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Updates on Internet Safety

The local authority has issued the following updates on internet safety:


A Guide to Online Safety and Gaming

As a new generation of young people arrive onto using multiplayer games and the internet in general this new year, it is more important than ever to make children aware of how to stay safe online. The SWGfL has published a pamphlet on how to best keep safe while using online software and games. You can find a link to that resource below: documents/online-safety-and-gaming.pdf


Child Safety and the Metaverse

Christmas has now come to a close and a new year has begun. As pupils  return to school, the annual playground inquisition will begin. Among their peer group, young people will begin to discuss what they got for Christmas. For many the answer will almost certainly be ‘a Fortnite battle pass, a new PC, a PlayStation 5 etc’. All devices which allow both unfettered access to the internet and expose children to voice chat, text chat and photo sharing with complete strangers. This year presents new dangers as VR headsets, connected to Facebook’s Metaverse have been released onto the marketplace. The Metaverse seeks to link users to the internet as a Virtual Entity through the use of Virtual Reality Headsets. This increases the danger children are exposed to online.  To help you understand this new, fast changing issue the NSPCC has published a guide to both the Metaverse and VR headsets. To find out more please follow the link:

https:// parents-metaverse/


Understanding the Playground – Fortnite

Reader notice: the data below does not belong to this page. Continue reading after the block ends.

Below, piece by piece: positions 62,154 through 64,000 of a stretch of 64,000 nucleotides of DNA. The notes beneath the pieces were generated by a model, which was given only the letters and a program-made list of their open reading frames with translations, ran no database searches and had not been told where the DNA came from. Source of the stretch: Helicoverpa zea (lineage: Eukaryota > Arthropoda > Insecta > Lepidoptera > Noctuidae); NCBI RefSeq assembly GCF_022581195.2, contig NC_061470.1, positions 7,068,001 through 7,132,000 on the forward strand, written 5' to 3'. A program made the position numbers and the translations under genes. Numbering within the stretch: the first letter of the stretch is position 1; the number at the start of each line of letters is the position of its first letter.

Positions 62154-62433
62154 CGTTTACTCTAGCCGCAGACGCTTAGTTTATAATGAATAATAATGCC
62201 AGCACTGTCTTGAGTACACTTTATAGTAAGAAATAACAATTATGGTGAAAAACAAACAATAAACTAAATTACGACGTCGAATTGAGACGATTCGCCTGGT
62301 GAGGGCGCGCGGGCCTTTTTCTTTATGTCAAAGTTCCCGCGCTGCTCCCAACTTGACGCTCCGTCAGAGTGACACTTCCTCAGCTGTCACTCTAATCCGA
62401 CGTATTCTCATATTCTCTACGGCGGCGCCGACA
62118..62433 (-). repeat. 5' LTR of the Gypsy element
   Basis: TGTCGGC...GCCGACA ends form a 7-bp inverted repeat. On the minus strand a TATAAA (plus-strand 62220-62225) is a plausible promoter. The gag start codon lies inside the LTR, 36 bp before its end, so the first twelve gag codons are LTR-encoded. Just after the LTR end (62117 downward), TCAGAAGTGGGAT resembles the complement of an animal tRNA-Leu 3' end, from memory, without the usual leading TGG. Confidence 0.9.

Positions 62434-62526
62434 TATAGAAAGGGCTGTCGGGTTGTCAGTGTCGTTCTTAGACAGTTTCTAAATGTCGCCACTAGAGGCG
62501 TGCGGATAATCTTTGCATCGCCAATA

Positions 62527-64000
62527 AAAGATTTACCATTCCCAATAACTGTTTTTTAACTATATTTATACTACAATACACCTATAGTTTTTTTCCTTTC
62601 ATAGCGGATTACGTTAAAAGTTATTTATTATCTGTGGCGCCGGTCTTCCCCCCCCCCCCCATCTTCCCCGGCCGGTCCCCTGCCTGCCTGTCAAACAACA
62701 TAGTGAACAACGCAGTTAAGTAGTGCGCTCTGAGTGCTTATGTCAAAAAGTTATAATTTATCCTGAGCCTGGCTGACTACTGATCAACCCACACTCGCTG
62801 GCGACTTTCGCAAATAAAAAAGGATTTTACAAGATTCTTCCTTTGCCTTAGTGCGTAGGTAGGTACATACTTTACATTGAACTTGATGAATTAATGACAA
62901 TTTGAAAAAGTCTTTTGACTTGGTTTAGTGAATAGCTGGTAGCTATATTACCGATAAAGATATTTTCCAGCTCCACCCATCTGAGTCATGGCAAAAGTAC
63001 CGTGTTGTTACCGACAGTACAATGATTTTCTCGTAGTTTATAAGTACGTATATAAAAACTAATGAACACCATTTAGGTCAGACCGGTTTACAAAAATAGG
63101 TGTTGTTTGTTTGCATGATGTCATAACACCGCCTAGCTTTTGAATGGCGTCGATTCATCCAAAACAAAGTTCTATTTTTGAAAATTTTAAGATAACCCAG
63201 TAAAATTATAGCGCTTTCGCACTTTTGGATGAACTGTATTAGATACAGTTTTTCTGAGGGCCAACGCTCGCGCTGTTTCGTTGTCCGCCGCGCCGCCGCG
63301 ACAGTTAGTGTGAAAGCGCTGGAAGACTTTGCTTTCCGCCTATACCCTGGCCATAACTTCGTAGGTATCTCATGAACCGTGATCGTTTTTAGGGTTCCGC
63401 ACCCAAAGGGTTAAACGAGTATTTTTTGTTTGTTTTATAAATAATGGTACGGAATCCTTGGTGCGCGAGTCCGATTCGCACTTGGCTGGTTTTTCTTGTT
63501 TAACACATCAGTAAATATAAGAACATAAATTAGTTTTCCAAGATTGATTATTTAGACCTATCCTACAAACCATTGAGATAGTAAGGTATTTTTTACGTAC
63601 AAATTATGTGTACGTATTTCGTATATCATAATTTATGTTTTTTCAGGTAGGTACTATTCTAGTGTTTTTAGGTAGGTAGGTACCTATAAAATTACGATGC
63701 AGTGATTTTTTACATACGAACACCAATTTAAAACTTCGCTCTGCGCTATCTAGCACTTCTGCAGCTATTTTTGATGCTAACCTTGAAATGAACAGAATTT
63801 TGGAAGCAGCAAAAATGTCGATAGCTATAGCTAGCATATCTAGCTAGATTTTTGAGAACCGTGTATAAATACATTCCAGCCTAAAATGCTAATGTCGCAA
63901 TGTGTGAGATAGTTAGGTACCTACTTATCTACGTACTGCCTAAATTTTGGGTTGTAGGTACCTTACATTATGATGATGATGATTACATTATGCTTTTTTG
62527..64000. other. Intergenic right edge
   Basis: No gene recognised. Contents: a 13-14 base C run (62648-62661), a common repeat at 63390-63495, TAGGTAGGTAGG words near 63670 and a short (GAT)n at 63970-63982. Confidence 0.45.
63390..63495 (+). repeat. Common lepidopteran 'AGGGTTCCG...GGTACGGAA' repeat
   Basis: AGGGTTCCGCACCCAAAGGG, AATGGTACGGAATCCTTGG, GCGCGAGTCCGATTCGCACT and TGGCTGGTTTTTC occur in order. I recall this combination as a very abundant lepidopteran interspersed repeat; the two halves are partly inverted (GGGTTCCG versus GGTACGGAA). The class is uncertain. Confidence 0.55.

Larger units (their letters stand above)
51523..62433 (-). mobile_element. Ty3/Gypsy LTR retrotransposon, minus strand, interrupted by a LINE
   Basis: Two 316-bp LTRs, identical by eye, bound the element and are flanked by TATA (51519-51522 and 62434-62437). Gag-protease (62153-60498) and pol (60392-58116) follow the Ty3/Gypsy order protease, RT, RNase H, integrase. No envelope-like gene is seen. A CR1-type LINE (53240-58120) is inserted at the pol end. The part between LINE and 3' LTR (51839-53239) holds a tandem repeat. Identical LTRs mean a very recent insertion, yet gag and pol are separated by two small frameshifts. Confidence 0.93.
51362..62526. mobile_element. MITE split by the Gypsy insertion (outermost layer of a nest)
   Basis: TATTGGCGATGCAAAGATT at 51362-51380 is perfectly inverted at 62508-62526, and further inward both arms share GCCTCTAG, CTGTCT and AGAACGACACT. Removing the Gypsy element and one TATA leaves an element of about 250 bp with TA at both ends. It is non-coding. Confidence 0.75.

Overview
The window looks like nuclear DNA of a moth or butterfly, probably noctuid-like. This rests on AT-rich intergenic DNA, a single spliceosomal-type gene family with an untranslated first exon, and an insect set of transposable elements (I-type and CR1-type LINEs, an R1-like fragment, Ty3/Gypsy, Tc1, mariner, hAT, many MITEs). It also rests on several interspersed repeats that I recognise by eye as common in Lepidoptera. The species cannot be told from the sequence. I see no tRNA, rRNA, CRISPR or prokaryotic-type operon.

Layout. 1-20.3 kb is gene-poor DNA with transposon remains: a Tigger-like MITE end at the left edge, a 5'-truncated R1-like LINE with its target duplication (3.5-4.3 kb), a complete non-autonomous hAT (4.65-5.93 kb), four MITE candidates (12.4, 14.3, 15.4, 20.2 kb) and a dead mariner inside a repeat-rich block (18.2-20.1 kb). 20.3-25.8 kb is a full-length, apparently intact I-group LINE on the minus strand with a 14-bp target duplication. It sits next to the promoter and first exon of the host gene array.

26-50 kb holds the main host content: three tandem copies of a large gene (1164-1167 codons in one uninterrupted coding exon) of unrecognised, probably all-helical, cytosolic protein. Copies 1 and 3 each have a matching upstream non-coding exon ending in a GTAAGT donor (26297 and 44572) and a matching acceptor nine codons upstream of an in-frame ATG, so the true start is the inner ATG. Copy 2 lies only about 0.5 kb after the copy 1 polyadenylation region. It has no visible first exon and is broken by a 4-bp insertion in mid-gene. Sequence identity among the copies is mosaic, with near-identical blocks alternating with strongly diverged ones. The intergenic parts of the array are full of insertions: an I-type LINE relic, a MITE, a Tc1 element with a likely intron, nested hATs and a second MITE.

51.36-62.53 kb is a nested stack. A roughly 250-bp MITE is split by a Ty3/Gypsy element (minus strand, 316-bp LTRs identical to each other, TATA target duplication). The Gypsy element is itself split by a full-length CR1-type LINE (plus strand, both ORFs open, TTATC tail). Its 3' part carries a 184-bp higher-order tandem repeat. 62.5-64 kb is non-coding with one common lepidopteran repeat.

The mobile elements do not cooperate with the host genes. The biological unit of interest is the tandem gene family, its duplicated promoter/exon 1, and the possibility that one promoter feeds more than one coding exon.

Since its release 2017, the battle-royale simulator – Fortnite, has become widespread in classrooms and playgrounds throughout the world. The game, which features cartoonish characters, bright colours and violence, has had a mass appeal to children. Each year, more young pupils are induced into its overcrowded, multi-player lobbies, to the point that there is not a school pupil in the country who hasn’t owned it, begged their parents for it or played it round a friend’s house. As a result more children than ever are exposed to multi-player chatting with strangers, and financial exploitation via the game’s spend-to- gain-advantage operating style. Allowing children to use real world money to gain perks and costumes. From criminal blackmailing, to the coercion of nude exchanges by online ‘friends’ posing as children, the danger this game presents from a safeguarding perspective is clear. As an added complication, the language surrounding the game used by pupils is near-incomprehensible, making it harder to secure their safety. has published a guide to understanding the game and its terms. You can find the link below: battle-royal-parents-guide-keep-kids-safe-gaming